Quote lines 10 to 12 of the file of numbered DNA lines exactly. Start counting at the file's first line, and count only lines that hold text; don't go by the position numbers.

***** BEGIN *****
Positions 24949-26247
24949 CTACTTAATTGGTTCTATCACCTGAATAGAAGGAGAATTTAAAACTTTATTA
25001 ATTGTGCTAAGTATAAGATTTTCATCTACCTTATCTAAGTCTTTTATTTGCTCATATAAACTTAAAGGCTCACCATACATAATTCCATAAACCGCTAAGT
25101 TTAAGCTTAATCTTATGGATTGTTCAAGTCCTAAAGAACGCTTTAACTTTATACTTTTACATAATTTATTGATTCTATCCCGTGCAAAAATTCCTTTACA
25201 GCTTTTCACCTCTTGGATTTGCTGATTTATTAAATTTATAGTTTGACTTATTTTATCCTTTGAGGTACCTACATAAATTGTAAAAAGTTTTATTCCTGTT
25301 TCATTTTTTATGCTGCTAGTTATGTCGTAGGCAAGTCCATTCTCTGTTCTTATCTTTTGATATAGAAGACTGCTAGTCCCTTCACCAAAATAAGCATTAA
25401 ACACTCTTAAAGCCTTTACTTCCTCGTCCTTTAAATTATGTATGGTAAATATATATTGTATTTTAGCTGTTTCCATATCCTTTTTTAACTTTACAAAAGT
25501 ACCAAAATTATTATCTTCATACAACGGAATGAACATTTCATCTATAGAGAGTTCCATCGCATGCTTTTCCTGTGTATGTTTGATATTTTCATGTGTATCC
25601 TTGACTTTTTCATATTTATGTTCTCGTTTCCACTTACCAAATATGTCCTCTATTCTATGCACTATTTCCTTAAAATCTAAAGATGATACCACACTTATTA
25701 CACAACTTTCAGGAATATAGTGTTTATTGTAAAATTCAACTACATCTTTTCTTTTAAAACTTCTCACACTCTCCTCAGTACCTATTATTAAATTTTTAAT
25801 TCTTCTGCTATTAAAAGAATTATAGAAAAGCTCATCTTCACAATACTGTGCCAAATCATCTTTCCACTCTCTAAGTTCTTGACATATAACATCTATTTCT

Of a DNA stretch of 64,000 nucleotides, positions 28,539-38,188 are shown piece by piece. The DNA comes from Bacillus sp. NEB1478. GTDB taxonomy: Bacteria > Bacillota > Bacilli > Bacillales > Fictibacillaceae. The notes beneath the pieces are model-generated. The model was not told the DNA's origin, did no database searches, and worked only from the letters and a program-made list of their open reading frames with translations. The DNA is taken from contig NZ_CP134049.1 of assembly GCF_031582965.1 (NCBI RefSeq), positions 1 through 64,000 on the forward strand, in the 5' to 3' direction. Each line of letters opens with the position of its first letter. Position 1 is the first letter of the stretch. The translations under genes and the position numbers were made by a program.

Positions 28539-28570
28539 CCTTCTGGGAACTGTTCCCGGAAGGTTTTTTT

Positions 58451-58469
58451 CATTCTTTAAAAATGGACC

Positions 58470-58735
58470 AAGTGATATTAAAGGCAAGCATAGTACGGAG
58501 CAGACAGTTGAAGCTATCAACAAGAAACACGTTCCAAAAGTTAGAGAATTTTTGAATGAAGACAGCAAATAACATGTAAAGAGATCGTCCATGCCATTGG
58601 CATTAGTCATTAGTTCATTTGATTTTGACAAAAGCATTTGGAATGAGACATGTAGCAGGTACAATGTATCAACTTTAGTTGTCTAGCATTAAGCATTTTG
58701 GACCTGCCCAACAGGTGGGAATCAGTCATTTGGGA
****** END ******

25701 CACAACTTTCAGGAATATAGTGTTTATTGTAAAATTCAACTACATCTTTTCTTTTAAAACTTCTCACACTCTCCTCAGTACCTATTATTAAATTTTTAAT
25801 TCTTCTGCTATTAAAAGAATTATAGAAAAGCTCATCTTCACAATACTGTGCCAAATCATCTTTCCACTCTCTAAGTTCTTGACATATAACATCTATTTCT

Of a DNA stretch of 64,000 nucleotides, positions 28,539-38,188 are shown piece by piece. The DNA comes from Bacillus sp. NEB1478. GTDB taxonomy: Bacteria > Bacillota > Bacilli > Bacillales > Fictibacillaceae. The notes beneath the pieces are model-generated. The model was not told the DNA's origin, did no database searches, and worked only from the letters and a program-made list of their open reading frames with translations. The DNA is taken from contig NZ_CP134049.1 of assembly GCF_031582965.1 (NCBI RefSeq), positions 1 through 64,000 on the forward strand, in the 5' to 3' direction. Each line of letters opens with the position of its first letter. Position 1 is the first letter of the stretch. The translations under genes and the position numbers were made by a program.